The Free Press, Mankato, MN

Local News

June 13, 2014

Blue Earth Co. looks at adding sales tax for roads

Could generate more than $7 million

(Continued)

"Let the people from Iowa pay ...," Stuehrenberg added.

Meyer also pointed out that the city of Mankato already has a half-percent local option sales tax. Restaurant meals and drinks in the city have an additional half-percent added. So if the county imposed another half-percent on top of the Mankato tax and the 6.875 percent statewide sales tax, the Mankato rate would be pushing 8 percent for most goods — higher for dinners and drinks.

"That would put our area at one of the highest rates in the state," Meyer said. "... Our economy is very strong, and we wouldn't want to negatively affect that."

A year ago, Commissioners Kip Bruender, Will Purvis and Mark Piepho were skeptical of imposing the sales tax for those reasons and also uninterested in rushing into the new tax before any comparable counties had. Now, Beltrami, Wadena, Olmsted, Rice, Douglas and Becker have imposed the tax, Meyer said. And the estimated revenue available to Blue Earth County continues to only grow.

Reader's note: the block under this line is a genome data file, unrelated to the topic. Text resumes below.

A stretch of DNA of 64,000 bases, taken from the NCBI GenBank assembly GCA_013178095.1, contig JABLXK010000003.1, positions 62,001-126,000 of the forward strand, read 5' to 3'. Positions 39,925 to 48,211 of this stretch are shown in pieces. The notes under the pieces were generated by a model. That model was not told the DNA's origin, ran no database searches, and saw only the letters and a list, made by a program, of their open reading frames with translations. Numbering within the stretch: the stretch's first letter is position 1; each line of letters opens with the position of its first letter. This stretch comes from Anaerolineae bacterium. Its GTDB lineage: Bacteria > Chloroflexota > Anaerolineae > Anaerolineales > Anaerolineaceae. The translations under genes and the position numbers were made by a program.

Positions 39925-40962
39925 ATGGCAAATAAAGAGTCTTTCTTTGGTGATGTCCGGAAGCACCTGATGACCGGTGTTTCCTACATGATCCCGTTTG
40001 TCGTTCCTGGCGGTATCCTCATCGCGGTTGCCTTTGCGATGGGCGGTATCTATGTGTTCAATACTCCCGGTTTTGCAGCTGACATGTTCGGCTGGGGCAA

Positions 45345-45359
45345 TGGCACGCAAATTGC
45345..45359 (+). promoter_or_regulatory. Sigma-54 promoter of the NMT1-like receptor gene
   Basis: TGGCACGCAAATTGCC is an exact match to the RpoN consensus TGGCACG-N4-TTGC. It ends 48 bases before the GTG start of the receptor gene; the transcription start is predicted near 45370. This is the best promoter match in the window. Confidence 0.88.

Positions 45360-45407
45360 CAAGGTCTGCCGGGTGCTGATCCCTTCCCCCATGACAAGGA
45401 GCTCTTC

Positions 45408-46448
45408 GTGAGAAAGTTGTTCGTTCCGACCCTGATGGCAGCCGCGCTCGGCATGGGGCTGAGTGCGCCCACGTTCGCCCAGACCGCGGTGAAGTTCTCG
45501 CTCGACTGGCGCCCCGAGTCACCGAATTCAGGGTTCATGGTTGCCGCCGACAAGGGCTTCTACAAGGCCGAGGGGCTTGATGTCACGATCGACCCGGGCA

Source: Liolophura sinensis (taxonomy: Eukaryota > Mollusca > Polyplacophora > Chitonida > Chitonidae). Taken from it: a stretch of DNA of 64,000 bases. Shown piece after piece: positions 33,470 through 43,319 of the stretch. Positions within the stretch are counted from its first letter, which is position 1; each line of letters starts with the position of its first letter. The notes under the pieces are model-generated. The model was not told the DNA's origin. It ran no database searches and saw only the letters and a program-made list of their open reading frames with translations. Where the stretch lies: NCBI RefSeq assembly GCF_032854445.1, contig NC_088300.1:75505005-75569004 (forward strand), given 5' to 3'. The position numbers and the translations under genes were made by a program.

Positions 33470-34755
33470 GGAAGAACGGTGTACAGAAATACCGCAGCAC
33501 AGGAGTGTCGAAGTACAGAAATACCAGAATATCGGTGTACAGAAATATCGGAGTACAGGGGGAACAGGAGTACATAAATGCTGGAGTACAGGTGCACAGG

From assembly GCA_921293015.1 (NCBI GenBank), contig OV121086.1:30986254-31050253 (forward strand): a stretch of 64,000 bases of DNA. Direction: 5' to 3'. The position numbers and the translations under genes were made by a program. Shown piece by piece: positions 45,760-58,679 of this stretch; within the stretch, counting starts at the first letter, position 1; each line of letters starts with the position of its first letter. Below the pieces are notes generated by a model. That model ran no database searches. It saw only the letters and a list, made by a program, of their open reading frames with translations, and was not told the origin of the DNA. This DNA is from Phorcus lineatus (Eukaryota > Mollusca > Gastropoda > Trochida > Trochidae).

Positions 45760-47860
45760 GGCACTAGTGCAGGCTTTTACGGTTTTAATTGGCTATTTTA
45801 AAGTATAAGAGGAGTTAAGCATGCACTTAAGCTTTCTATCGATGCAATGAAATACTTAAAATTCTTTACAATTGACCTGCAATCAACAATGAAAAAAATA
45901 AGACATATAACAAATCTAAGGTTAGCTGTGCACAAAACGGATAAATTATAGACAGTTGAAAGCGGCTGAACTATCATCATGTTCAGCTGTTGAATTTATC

The Minnesota Transportation Alliance estimates a full half-percent tax would generate $7.4 million a year here, County Public Works Director Al Forsberg said.

Forsberg also laid out the need for more funding. Currently, the county levies $5.2 million in property taxes for its road and bridge fund, with about $2 million of it being used for construction.

Even when supplemented by state transportation aid, the county is falling behind in maintaining its road system. For instance, based on the anticipated lifespan of the county's paved roads, major rehabilitation should be done on about 20 miles of county highway each year to keep pace. But with that intensive reconstruction costing about $600,000 per mile, only 12 to 15 miles are actually completed, Forsberg said.

Maintenance and repair for the county's gravel roads, road expansions required by the growing Mankato area, needed upgrades to four 50-year-old highway maintenance shops around the county, and aging bridges only add to the funding gap.

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